Officially called al-Fateh Mosque, the Grand Mosque of Bahrain is the largest on the island. It is a modern (1990s) construction in a traditional Islamic style. The mosque is open to non-Moslems, but not during prayer time. Visitors must dress modestly (women must wear a head scarf).
The Al Fateh Mosque is Bahrain's largest religious building; a local guide explained the dome on top by the world's largest fibreglass dome. This mosque can accommodate 7000 worshippers at a time. The side buildings are house to the Religious Institute for Islamic Affairs, and an Islamic high school; a big Islamic library should be installed there soon.
This building is overall impressive but the architecture looks a bit pretentious and I prefer to visit tiny desert mosques where I feel much more a spiritual ambience. It is said it can accommodate 7000 worshippers.
The oldest mosque in Bahrain, al-Khamis Mosque, lies just west of the city. It was built in the 8th century and expanded over time. The two minarets were later additions, built sometime between the 13th and 15th centuries. Although the mosque lies in ruins, it recently underwent restoration work to bring it to its current form. It is open to visitors during the day.
Al-Khamis mosque is one of the oldest surviving mosques in the region. The original site and foundations are believed to date back to the late 7th century AD. The mosque underwent a number of re-constructions in the 14th and 15th centuries. Initially only one minaret was constructed. Later another was added. The mosque was used up to the 1960's and has since been partially restored. Historical accounts place this mosque close to a busy market in days gone by. The name 'Al-Khamis' means Thursday, which may have been the market day in this area, hence the name.
The mosque is an example of the simple yet beautiful construction used in mosques for centuries. Kufic Quranic inscriptions can still be seen on its walls.
Although the site is no longer used for worship, out of respect to the site, it is advised to dress modestly.
The Ahmed Al Fateh Mosque (Grand Mosque) is the largest in Bahrain. Construction began in December of 1983 and the mosque was officially opened on June 2, 1988. It covers an area of 150,000 square meters and can accomodate up to 7,000 worshippers. The large dome is 16 meters high and 22 meters wide, and the inside is illuminated by twelve ornate stained glass windows. The two minarets (towers) are each 70 meters tall. The building also houses the Religious Institute for Islamic Affairs. It is named after Shaikh Ahmed Al Fateh, who conquered Bahrain in 1783.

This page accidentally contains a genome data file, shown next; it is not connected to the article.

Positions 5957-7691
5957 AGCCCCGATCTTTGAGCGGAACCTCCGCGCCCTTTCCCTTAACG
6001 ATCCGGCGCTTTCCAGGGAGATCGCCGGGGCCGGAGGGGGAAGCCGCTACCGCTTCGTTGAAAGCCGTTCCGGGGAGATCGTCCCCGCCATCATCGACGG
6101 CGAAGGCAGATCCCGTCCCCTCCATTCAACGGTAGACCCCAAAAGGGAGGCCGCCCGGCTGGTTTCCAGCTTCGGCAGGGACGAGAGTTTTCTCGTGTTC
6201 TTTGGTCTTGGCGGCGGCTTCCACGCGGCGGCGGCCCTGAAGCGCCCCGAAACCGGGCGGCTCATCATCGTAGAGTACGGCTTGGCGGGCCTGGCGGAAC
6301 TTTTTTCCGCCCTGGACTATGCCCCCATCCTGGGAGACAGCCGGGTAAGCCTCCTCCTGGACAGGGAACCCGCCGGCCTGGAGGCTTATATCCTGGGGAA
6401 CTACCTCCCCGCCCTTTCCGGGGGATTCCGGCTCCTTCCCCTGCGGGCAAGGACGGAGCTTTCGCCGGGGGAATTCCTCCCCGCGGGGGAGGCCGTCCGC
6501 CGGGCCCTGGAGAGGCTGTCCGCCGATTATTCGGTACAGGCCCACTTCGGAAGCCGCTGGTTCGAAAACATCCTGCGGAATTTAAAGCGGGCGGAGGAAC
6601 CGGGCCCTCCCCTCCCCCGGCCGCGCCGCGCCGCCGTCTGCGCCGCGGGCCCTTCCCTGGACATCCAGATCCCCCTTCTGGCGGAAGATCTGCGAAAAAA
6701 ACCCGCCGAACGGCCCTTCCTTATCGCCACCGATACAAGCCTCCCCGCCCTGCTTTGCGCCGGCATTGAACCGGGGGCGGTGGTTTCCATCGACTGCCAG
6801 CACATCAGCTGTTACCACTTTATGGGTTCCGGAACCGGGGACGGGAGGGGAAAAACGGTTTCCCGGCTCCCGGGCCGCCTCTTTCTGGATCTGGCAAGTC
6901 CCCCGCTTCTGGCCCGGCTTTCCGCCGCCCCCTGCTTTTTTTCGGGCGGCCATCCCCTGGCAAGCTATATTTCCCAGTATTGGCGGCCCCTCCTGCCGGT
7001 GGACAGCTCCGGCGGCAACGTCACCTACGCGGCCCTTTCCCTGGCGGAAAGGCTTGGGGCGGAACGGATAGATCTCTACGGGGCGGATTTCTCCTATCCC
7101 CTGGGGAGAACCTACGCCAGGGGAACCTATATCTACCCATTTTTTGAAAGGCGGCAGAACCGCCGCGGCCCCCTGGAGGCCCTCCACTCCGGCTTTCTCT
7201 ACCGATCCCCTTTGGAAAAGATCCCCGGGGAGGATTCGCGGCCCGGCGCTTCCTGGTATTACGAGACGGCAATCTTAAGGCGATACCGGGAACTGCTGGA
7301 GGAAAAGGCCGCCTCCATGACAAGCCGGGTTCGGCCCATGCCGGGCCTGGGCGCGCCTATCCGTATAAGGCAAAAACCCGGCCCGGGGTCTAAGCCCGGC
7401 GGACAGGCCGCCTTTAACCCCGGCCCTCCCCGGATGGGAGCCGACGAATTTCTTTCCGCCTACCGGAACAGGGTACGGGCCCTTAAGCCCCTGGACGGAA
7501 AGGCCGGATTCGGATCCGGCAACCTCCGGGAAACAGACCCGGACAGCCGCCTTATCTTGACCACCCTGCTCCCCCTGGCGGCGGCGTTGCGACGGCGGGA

The mosque is open to non-Muslim visitors Saturday to Thursday but only for worshippers on the holy day of Friday. Tour guides are present to provide information and to answer any questions free of charge.
It's considered being one of the oldest relics of Islam in the region, and the foundation are believed to have been laid as early as 692AD. An inscription found on the site, however, suggests a foundation date sometimes during the 11th Century. It has since been rebuilt twice in both 14th & 15th centuries, when the minarets were constructed. The mosque has been partially restored recently.
the Grand Masjid, with its massive 60 ton fibreglass ( to make it cooler during summer time ) dome, was completed last decade on reclaimed land on the seaward side of the Al Fateh Highway. An impressive sight by day, the centre is positively awe-inspiring at night under floodlights.
It can hold up to 7000 worshippers. Five times every day you can hear the call to prayer emanating from the minarets, or towers, summoning the people to pray. The Islamic holy day is Friday. Muslims do not belong to specific parishes instead they go to any mosque which is convenient to them
The twin minarets of this ancient mosque are easily identifiable as you drive along the Sh. Salman Road. It's considered being one of the oldest relics of Islam in the region, and the foundation are believed to have been laid as early as 692AD. An inscription found on the site, however, suggests a foundation date sometimes during the 11th Century. It has since been rebuilt twice in both 14th & 15th centuries, when the minarets were constructed. The mosque has been partially restored recently.
Just driving around downtown, any tourist can not miss the abundant number of mosques. Some beautiful and some that are average, maybe for those at work who just need a place for prayer. By far the most beautiful one that I have seen was the Grand Mosque. Going downtown you can not miss it. Beautiful!
The Khamis mosque, wich is one of the oldest monuments to islam. Now this is not something that will take you all day, expect to spend only 30 minutes there.
It's a mosque and it's old, what more to say.
If you absolutly want to see a mosque from the inside. Go to the Grand mosque in Adliya, wich are impressevely big, and you'll get a free copy of the quran. Actually i think this is the only mosque wich are allowed to be entered by non-muslims. Try to avoid the praying times between 11 am. to 2 pm. and some more later...
Nice decorations, and the guide is a very good story teller. Makes you wanna read the quran
This is the biggest mosque in Bahrain with beautiful Islamic and Arabic architecture. It's gorgeous at night time when the lights are on. Worth to take some photographs from outside or inside.
The beautiful dome of the Grand Mosque is made of fiberglass material ....to make it cooler during summer ...